I guess the implicit sobering theme here is that culture matters a lot – and that freedom is a necessary but not sufficient prerequisite for the full flourishing of humanity.

Overall, that’s a lot to ponder, a lot to imagine and a lot of wisdom to digest from Tier and Greenberg’s well-chosen anthology of nine thought-provoking stories of freedom in the distant future.


* Read the introductory essay of the LFS’ 40th anniversary retrospective series of Appreciations of past Prometheus Awards winners, with an overview of the awards’ four-decade-plus history, that was launched in 2019 on the 40thanniversary of the awards and continues today.

* Other Prometheus winners: For a full list of winners – for the annual Best Novel and Best Classic Fiction (Hall of Fame) categories and occasional Special Awards – visit the enhanced Prometheus Awards page on the LFS website, which now includes convenient links to all published appreciation-reviews of past winners.

* Read “The Libertarian History of Science Fiction,” an essay in the  international magazine Quillette that favorably highlights the Prometheus Awards, the Libertarian Futurist Society and the significant element of libertarian sf/fantasy in the evolution of the modern genre.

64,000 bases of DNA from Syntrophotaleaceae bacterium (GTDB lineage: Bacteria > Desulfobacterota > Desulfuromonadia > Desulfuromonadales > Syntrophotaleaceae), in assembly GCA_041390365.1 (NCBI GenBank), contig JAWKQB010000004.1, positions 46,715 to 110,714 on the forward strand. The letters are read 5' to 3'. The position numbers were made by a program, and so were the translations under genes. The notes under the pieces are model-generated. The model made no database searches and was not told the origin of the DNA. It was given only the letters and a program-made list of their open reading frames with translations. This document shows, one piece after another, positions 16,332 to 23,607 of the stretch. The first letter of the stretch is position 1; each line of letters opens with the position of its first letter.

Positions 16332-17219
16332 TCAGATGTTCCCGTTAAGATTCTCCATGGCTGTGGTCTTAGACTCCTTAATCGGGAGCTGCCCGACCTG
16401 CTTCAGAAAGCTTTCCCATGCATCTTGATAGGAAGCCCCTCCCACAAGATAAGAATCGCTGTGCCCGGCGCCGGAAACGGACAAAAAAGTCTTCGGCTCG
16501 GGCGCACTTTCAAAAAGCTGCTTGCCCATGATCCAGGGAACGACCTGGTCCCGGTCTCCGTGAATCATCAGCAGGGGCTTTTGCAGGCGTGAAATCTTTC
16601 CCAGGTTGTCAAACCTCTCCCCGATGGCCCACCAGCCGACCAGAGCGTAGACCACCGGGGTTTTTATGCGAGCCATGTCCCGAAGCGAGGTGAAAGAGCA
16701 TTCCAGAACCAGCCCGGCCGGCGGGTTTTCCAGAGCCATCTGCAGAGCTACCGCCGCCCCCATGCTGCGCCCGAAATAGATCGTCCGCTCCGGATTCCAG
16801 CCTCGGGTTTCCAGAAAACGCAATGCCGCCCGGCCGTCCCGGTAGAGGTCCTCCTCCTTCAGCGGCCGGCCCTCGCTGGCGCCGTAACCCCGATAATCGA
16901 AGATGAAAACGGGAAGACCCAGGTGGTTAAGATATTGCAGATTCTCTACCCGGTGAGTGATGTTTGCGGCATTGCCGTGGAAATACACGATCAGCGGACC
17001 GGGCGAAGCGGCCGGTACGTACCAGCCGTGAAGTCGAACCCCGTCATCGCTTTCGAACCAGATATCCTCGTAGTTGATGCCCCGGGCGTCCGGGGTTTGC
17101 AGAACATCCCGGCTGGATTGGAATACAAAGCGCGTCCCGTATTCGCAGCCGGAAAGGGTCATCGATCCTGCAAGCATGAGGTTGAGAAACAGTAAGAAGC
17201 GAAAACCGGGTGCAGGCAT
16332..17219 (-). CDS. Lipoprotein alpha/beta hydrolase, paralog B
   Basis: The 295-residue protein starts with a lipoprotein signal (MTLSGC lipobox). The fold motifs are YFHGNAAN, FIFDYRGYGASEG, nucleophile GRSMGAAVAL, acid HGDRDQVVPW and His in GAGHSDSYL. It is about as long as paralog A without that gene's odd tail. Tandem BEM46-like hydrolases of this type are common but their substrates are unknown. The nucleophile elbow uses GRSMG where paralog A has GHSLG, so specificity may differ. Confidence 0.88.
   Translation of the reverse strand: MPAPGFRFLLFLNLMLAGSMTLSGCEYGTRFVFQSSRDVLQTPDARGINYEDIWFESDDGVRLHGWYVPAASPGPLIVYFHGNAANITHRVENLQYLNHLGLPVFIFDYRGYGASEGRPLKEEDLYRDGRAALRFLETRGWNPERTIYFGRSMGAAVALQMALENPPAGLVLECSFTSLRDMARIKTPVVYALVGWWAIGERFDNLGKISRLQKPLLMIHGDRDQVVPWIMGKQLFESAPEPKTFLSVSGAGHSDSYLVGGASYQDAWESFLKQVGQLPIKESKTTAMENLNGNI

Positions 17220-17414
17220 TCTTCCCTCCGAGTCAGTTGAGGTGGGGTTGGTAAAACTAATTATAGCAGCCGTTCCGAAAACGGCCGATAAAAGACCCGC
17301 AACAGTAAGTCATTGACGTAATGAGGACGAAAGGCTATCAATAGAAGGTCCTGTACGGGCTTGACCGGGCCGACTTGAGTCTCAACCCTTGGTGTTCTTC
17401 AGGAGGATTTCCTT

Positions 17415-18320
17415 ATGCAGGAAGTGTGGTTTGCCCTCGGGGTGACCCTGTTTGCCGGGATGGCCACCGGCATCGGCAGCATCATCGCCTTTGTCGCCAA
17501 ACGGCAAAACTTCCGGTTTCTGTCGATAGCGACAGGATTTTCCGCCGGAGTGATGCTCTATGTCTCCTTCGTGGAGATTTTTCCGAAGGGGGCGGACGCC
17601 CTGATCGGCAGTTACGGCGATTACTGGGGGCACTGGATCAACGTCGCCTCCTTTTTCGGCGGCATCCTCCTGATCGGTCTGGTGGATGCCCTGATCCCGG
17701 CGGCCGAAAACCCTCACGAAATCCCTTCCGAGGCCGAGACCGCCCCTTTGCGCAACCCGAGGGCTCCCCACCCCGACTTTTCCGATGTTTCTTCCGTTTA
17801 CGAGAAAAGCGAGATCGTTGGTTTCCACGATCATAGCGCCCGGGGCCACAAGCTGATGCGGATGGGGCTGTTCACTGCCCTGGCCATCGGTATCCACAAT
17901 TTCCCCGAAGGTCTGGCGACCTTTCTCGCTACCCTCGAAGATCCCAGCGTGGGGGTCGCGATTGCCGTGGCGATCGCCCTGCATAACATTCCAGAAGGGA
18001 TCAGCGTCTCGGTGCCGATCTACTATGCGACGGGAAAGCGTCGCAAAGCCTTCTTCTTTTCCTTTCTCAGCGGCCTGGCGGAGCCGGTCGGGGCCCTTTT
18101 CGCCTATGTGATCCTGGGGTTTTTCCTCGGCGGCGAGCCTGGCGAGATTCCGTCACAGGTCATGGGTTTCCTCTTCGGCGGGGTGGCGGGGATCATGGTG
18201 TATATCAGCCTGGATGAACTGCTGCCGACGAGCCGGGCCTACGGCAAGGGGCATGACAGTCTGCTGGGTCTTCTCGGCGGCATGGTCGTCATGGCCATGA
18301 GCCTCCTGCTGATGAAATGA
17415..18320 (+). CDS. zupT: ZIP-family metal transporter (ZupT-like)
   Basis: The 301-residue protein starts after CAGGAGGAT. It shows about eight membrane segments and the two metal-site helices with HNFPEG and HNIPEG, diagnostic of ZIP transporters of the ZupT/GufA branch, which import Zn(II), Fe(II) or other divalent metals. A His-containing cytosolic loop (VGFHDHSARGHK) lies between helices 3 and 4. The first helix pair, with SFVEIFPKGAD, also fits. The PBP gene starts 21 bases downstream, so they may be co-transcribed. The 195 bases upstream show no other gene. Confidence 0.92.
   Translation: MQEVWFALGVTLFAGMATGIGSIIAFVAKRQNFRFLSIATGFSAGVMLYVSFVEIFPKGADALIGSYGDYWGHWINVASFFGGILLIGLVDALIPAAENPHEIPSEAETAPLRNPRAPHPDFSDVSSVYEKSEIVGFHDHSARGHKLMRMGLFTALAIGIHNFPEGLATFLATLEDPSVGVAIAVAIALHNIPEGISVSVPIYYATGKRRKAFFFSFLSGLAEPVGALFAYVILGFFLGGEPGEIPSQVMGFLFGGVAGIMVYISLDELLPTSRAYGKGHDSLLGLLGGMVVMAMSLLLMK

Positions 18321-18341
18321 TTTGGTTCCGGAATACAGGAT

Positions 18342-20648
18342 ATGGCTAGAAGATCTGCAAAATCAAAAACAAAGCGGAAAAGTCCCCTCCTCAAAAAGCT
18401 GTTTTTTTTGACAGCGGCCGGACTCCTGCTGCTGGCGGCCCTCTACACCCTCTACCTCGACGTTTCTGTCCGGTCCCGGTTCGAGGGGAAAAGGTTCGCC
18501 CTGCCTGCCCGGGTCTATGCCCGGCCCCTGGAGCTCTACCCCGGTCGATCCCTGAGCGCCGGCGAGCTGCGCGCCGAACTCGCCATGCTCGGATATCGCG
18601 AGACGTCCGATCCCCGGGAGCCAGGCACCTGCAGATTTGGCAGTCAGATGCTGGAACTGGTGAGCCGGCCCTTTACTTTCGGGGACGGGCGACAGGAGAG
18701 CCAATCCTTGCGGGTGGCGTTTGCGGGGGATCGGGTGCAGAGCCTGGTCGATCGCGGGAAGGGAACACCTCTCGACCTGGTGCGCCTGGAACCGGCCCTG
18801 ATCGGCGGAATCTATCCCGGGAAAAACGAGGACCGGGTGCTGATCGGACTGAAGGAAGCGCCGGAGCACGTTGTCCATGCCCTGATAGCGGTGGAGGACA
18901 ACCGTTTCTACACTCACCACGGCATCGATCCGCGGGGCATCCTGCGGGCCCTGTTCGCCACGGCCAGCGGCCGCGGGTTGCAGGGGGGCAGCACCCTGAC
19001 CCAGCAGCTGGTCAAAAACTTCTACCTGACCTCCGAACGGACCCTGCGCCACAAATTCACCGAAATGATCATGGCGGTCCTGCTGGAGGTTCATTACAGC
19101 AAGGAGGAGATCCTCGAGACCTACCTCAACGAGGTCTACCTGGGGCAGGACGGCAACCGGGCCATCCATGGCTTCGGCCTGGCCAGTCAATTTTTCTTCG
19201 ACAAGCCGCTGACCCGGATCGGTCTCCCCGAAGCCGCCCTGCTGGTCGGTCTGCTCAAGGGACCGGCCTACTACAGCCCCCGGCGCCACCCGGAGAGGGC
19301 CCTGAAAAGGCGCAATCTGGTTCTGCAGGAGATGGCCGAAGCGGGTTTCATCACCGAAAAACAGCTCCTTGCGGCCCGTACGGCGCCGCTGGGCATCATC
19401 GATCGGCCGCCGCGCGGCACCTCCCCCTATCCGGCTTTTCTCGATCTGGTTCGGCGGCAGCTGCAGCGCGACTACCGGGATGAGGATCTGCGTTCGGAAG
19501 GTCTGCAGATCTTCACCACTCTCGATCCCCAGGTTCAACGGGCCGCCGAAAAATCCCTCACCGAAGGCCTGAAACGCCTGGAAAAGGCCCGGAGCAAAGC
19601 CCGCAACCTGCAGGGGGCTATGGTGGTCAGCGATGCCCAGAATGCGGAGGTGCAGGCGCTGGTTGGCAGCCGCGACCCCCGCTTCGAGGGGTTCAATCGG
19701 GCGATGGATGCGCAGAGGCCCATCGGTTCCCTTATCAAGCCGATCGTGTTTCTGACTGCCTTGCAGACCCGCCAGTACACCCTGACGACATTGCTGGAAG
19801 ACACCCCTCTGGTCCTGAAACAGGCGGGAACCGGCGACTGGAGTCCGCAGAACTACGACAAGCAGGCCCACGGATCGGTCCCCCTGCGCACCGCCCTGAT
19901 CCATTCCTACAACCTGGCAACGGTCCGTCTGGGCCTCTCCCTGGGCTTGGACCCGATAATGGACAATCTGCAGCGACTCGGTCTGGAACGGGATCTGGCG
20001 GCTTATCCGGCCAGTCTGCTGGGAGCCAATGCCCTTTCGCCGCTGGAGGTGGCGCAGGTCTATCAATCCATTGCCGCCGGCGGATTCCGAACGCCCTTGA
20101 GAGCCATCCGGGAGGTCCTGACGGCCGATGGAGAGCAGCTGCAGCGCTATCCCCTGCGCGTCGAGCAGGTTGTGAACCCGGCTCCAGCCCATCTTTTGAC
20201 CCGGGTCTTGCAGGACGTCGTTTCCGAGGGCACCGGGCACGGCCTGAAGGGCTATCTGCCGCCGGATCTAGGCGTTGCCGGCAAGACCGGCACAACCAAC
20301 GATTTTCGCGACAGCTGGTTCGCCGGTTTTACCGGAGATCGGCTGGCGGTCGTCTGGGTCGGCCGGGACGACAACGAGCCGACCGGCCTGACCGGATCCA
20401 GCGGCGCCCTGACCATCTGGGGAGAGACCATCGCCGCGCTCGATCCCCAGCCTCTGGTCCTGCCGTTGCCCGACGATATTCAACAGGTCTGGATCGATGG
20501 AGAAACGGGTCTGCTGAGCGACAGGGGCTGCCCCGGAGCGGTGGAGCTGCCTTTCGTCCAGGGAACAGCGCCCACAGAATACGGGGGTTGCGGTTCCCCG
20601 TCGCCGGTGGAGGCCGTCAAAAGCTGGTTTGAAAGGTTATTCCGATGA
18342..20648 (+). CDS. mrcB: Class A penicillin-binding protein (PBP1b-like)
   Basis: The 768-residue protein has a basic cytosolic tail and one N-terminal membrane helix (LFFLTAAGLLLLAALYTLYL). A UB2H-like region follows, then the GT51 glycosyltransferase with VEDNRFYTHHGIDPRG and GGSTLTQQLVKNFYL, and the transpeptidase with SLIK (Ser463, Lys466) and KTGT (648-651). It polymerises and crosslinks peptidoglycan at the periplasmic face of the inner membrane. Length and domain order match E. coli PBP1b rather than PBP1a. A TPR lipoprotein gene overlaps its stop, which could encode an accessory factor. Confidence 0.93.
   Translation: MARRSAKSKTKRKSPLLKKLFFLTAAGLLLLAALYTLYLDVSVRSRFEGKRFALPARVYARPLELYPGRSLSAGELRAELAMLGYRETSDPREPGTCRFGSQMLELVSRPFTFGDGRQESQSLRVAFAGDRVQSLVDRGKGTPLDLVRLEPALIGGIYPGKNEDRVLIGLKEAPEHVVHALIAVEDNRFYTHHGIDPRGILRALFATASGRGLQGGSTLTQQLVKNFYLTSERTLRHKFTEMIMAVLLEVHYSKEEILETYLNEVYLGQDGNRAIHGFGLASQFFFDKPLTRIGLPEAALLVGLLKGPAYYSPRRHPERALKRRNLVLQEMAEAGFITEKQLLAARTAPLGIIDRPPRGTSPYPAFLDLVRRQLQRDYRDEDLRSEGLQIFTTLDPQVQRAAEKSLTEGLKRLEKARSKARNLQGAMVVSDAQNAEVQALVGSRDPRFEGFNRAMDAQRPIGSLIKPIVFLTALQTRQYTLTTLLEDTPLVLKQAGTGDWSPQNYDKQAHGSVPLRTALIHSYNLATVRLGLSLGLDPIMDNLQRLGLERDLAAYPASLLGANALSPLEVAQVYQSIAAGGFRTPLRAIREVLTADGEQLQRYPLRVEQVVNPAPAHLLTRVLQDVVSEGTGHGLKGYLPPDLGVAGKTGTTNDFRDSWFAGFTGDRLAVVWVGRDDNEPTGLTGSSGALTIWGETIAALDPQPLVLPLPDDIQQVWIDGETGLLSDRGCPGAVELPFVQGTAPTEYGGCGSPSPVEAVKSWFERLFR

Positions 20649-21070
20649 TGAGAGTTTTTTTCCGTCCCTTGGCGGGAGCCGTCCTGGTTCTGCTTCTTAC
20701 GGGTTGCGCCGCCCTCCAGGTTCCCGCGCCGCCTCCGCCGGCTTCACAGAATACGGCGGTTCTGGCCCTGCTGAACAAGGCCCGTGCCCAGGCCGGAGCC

Join us! To help sustain the Prometheus Awards, join the Libertarian Futurist Society (LFS), a non-profit all-volunteer association of freedom-loving sf/fantasy fans.

Published by

Michael Grossberg

Michael Grossberg, who founded the LFS in 1982 to help sustain the Prometheus Awards, has been an arts critic, speaker and award-winning journalist for five decades. Michael has won Ohio SPJ awards for Best Critic in Ohio and Best Arts Reporting (seven times). He's written for Reason, Libertarian Review and Backstage weekly; helped lead the American Theatre Critics Association for two decades; and has contributed to six books, including critical essays for the annual Best Plays Theatre Yearbook and an afterword for J. Neil Schulman's novel The Rainbow Cadenza. Among books he recommends from a libertarian-futurist perspective: Matt Ridley's The Rational Optimist & How Innovation Works, David Boaz's The Libertarian Mind and Steven Pinker's Enlightenment Now: The Case for Reason, Science, Humanism and Progress.